Our vendors: Antoine Desrochers (L’Itinéraire, Montréal, Québec)

By Laurent Soumis, L’Itinéraire

Antoine comes from L’Épiphanie, a small town in Lanaudière, which is northwest of Montreal. He is the sixth in a family of eight children. He married at the age of 18 and worked for several years as a furniture fitter when Meubles Concordia first went into business. “There were only a few employees. I could do everyone’s work,” Antoine says, “but no one could do mine.”

In 1984, his divorce was a breaking point in the well-established career of a model employee. “I was severely depressed and descended into the dark hole of drug and alcohol use,” Antoine confides. This dark period in his life lasted two years before he started to come out of it. “I wasn’t a real traveller. I just didn’t have a permanent home. I lived with family or friends without being on the street.”

Antoine felt that he needed to get away from the town and escape to the countryside, “in order to get away from the temptations and the dealers.” He finally met another woman with five children, which he went on to take care of. “I replaced their father who was not worth much. Maybe I wasn’t worth much either,” Antoine says, “but I loved them and took care of them.” A little while later, Antoine experienced some health problems and had to be hospitalised. Being absent from everyday life so often as a result of this meant that, as he phrases it, “life went off track”.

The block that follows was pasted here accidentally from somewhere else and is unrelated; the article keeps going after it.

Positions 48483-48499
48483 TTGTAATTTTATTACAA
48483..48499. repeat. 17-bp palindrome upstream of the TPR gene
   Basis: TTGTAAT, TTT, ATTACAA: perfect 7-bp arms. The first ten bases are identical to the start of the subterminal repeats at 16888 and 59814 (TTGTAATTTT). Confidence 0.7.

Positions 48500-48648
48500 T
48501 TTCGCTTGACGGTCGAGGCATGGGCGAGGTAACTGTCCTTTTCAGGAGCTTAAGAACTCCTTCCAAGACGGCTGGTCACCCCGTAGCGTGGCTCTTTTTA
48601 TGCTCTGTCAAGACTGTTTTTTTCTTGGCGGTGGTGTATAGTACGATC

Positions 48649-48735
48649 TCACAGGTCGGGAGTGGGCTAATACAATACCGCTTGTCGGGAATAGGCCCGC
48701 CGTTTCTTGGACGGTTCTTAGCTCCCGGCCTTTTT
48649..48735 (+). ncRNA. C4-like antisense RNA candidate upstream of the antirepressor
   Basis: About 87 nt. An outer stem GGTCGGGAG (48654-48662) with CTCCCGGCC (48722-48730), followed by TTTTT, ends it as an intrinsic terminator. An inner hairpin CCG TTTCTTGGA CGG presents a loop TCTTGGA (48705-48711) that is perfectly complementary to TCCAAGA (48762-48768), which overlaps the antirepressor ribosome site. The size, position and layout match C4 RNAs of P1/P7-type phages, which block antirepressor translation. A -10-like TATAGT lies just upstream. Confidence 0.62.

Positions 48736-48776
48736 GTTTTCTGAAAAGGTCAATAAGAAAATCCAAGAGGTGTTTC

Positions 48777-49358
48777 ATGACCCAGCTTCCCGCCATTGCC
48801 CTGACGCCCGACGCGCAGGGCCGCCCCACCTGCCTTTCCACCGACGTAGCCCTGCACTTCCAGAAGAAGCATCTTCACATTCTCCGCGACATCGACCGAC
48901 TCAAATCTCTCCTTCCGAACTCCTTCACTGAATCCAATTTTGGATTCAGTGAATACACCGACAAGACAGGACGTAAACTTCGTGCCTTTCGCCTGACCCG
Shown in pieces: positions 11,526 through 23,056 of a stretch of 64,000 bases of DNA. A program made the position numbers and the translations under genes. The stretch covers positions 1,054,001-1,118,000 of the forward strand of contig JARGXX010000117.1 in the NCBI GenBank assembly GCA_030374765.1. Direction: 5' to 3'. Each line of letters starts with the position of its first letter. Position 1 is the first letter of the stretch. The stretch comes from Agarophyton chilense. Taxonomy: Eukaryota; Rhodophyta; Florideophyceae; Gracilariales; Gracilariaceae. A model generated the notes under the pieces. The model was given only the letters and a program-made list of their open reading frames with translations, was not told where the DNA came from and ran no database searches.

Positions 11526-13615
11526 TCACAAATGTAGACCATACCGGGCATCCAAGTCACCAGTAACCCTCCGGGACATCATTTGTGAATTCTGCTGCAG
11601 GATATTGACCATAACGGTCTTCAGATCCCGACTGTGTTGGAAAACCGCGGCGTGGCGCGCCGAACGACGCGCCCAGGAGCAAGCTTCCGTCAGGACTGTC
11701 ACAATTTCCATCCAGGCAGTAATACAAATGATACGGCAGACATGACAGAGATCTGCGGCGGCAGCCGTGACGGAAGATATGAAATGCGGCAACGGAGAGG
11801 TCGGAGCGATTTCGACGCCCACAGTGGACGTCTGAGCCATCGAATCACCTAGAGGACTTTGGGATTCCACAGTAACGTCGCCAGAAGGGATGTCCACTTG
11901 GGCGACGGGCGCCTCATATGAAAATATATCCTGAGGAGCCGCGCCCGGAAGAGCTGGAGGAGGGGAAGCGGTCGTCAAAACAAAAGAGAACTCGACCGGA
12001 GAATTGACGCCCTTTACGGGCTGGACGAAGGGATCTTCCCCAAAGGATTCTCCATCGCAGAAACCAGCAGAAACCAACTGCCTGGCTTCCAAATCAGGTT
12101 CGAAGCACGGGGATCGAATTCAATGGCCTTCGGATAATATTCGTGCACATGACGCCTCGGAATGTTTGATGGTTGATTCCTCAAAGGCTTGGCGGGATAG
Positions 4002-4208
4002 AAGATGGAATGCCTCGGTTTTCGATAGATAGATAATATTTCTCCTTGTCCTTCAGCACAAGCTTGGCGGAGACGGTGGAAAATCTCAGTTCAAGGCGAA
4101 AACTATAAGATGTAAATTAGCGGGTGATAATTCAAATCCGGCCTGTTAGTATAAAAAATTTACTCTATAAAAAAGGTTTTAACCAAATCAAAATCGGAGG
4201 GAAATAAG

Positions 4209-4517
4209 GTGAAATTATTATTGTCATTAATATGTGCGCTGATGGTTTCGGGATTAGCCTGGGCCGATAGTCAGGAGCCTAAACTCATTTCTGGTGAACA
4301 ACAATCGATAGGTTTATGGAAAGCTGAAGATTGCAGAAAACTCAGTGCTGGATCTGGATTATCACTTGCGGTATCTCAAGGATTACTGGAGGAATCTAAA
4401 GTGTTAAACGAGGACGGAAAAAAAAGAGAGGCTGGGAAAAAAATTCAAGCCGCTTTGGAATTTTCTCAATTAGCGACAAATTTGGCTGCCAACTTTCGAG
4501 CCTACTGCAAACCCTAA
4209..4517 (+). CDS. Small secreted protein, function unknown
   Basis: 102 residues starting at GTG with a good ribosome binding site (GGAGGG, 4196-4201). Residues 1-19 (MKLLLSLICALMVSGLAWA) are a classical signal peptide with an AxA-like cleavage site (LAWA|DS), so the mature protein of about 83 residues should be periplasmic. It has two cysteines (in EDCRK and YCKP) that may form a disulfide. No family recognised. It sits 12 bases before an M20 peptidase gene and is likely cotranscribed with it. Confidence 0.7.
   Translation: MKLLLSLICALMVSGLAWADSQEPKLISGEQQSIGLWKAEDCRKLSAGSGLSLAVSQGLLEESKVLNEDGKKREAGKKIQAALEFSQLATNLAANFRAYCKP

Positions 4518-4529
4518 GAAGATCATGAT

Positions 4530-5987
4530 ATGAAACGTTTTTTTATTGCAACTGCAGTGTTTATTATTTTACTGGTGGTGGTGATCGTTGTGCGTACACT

Photo by Alexandra Guellil

Today, Antoine talks candidly about how far he has come and he speaks about this with a certain level of pride. He stopped drinking alcohol ten years ago and it is two years since he bade farewell to hard drugs. He first heard about L’Itinéraire (a community group which helps marginalised people) through a friend and saw it as an opportunity to earn some extra money. “In the beginning, I was not serious about it. I arrived at my designated selling point and after only three quarters of an hour I felt like I had been there a long time,” he says. “Now, I have been taking it seriously for five months.”

Antoine’s new attitude is helping him. “It stops me feeling isolated. I like the general public a lot. And I find it easy to say ‘hello’ and ‘have a nice day’.” Antoine’s customers appreciate him, to the extent that some of his customers have even offered him part time jobs. “I would like to be able to buy myself a computer so that I can go on the internet and research things that interest me,” he says, when considering the benefits of entering employment.

“I would personally like to thank all those who have put the smile back on my face and brought me back to life,” Antoine says. “I would like to say thank you for encouraging me.”

Translated by Clare Morgan